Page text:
The Giving Tree was sad and beautiful, but as a child, I read Where the Sidewalk Ends a lot more often.

Where the Wild Things Are, by Maurice Sendak.

A Wrinkle in Time is a beautiful book. I actually first read it in college. Wonderful stuff.

I think I read every book in the Boxcar Children series in 2nd grade. There were fine, but I don't think I'd recommend them now, and I certainly wouldn't consider them required reading. Despite reading probably 50 books with them, I just now had to look up whether they were the Boxcar Children or the Boxcar Kids.

Joseph said...

Good lord, what a hard question.

Harry Potter

A Wrinkle In Time

Superfudge (or Ramona the Great)

Whatever the first Little House book is (House in the Big Woods?)

All-Of-A-Kind Family

Jack Cobra said...

Here is what I read as a child as I was only able to read what was available at the homes of my parents and grandparents:

1. TV Guide - weekly
2. Sports Illustrated issues from the 60's and 70's
3. The Lion, the Witch and the Wardrobe
4. Baseball America - weekly
5. Encyclopedia Britannica - A through Z

You can make your own decision as to how that worked for me but you can be certain that my kid(s) will be reading the exact same thing*

*not a true comment

Anonymous said...

Lurker chiming in: for the younger kids, "Cloudy with a Chance of Meatballs" is a classic.

Redhead said...

mr. thursday: You're right, I can't believe I left off Number the Stars. As for the rest of your picks - I truly didn't even get into the amazing preschool stuff out there (who doesn't love Goodnight Moon?), and I am still a sucker for a beautiful...or cute...or just really bright and colorful picture book. 2 thumbs up for pop-ups! I am KICKING myself over forgetting Mrs. Frisbee and the Rats of NIMH (HOW did I forget that?), I did give Dahl a brief thought but didn't feel any one of his books was top of the list for me personally, but it's a good point that I should have at least mentioned him. Spinelli is great, I was never a Tolkein fan (sorry!), Sendak should not have been overlooked - especially Where the Wild Things Are, and while I still prefer The Giving Tree, I respect your choice of Where the Sidewalk Ends.

Oh, and I have a huge crush on you right now for this comment alone.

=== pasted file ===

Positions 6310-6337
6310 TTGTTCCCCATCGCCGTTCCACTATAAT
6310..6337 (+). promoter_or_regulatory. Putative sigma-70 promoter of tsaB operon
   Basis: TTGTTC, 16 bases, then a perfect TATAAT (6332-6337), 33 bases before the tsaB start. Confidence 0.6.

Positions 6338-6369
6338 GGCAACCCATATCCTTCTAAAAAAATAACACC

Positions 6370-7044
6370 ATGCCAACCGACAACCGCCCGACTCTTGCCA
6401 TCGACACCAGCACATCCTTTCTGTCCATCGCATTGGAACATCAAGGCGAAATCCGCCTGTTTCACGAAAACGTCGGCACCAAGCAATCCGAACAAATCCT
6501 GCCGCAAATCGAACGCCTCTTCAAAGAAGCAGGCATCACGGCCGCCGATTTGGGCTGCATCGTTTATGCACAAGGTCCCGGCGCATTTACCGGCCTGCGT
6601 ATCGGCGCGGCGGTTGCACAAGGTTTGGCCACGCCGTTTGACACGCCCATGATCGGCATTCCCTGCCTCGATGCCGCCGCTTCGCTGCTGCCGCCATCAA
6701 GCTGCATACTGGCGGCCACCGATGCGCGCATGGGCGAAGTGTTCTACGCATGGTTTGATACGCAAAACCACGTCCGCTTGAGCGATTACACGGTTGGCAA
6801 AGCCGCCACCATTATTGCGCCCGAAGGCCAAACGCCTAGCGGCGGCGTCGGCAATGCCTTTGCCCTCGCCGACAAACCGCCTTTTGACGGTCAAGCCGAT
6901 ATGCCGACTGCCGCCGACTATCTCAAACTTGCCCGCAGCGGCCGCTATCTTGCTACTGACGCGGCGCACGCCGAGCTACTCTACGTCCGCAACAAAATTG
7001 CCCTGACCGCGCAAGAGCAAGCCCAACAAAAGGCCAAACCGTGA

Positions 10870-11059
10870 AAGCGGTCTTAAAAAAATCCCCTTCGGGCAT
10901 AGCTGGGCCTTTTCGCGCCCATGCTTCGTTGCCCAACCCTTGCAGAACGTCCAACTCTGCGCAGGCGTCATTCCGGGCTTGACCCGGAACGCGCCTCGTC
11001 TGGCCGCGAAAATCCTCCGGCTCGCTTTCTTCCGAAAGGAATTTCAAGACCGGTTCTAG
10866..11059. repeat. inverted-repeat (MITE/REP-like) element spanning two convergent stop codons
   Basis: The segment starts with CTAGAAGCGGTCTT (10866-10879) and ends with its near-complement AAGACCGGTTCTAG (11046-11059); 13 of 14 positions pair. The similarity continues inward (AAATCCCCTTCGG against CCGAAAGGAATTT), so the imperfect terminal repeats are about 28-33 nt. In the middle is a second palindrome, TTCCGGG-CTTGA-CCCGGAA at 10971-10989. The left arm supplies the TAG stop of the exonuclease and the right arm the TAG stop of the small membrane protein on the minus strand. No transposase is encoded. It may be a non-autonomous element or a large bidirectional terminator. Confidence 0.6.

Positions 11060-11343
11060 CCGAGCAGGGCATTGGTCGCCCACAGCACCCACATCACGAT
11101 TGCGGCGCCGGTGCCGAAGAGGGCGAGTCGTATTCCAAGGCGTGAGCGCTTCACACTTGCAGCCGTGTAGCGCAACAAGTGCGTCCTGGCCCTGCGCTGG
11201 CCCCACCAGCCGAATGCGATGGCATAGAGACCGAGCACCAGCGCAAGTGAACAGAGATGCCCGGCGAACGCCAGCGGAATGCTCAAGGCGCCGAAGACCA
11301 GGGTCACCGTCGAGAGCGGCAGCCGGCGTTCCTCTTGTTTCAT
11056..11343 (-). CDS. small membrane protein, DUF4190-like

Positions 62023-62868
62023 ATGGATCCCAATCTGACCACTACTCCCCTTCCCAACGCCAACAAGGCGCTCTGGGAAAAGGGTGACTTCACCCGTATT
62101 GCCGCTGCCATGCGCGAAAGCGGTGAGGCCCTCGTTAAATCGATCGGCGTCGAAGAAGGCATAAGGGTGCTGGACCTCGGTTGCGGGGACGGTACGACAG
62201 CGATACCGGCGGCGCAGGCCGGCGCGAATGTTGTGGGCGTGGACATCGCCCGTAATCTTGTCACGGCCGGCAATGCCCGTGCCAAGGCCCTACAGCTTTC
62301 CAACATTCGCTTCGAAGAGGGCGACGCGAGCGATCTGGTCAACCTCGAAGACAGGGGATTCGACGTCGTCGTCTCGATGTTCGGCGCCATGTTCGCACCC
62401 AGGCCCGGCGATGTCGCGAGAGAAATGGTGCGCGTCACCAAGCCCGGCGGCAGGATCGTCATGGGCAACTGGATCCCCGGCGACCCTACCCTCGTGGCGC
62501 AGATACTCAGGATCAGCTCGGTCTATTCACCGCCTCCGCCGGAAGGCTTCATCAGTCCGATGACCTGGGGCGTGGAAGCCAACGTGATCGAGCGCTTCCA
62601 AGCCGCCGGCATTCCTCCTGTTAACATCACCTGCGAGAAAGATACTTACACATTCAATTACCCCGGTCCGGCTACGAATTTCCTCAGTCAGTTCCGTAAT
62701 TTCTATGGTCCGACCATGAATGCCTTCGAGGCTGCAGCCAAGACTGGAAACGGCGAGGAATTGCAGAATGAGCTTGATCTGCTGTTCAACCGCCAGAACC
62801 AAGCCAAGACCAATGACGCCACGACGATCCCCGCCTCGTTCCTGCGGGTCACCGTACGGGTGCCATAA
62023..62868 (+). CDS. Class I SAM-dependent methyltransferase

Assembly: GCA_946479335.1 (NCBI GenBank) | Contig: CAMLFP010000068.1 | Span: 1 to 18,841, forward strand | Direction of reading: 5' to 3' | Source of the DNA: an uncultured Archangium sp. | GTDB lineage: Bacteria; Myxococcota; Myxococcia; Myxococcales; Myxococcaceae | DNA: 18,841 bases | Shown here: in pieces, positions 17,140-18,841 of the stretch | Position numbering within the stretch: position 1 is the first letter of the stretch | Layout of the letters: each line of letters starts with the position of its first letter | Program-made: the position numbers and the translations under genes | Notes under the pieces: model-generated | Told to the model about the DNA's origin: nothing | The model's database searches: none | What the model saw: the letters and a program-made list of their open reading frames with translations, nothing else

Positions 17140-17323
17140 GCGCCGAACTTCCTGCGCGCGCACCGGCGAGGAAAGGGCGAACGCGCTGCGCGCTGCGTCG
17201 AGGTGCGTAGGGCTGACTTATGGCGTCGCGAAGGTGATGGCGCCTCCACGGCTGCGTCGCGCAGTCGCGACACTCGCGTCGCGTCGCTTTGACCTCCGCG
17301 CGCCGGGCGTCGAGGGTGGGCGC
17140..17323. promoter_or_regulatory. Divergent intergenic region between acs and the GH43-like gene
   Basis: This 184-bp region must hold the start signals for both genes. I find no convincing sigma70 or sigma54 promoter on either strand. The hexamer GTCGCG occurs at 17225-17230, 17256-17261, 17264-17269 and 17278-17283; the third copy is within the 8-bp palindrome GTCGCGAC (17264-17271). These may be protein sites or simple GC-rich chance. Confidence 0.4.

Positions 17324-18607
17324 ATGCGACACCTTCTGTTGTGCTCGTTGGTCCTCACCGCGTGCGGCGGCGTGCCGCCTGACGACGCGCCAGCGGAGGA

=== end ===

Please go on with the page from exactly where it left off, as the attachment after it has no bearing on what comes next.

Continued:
joseph: Ramona! OK, Judy Blume basically deserves her own post - I LOVED Judy Blume as a child.

jack: You just broke my heart a little.

anon: I love lurkers. As for Cloudy with a Chance of Meatballs - I always really liked the idea of food falling from the sky (although I have to say it WOULD be messy). A sentimental choice I assume?

TK said...

James and the Giant Peach
The Outsiders
The Phantom Tollbooth
Superfudge and a Wrinkle In Time are excellent choices
Any/all Dr. Zeuss
Tuck Everlasting
The Chronicles of Narnia

Kudos for picking Kaffir Boy.

There are dozens more that I'm sure I'm not thinking of.

Mr. Thursday said...

Just for fun, a list of books I distinctly remember reading as a child that, perhaps, I was too young for (all books read before the age of 14):

It, by Steven King

Nicholas Nickelby, by Charles Dickens

Enders Game / Speaker for the Dead, Orson Scott Card

Hitchhiker's Guide to the Galaxy, Douglas Adams

Lord of the Flies, William Golding (hated it)

Invisible Man by Ralph Ellison (didn't get it)

Invisible Man by HG Wells (loved it)

Diary of Anne Frank -- honestly, I have no idea what age people are supposed to read this book. I didn't like it much as a child, and as an adult I found it haunting.

Just about anything by Mark Twain, with special interest in both Huckleberry Finn and Tom Sawyer, as we had early editions of both books.

Had an early edition of Catcher in the Rye--second edition, I believe. It now contains a note, written by my mom, saying that I had permission to read the book, since she wasn't sure if it was still banned in our school district. My mom = awesome. CitR = kind've awesome. I totally understand why so many people can't stand it. I hated it the first 3 or 4 times I read it, too. I like it now out of sheer will.

The Power and the Glory, by Graham Greene (didn't understandd it then, didn't understand it, but loved it nonetheless, in college. Possibly understand it now).

I have reached a point where I almost always acutely regret any situation in which I have not brought whatever book I happen to be reading.

Jack Cobra said...

Maybe I gave that answer just so others wouldn't feel bad about their answers???

Yeah, that's not true....

I actually dated a second grade teacher a few years ago and she went on this rant about all these great children books and started naming them off. I just sat there expressionless for like five minutes until she asked me what I read when I was younger because I read just about everything I can get my hands on......I gave her the answer I just gave above and she accused me of lying.

Different people want to read different things. As a kid I already knew right from wrong and why I felt certain ways so I didn't need to read books like that to learn the foundational elements of being a human. I didn't find them entertaining at the time although I've read all the 'classics' by now.

That being said, don't take my answer, or lack thereof, as a swipe at children's literature. There is a lot of great stuff out there that kids can absolutely learn from and enjoy. (I have two nieces and one nephew so I've procured quite a few of the books you mentioned above)

rs27 said...

Where the hell is "Of Mice and Men" on this list?

What a disapointment.

MCBias said...

You can't post this today! I have real work to do! Can't...resist...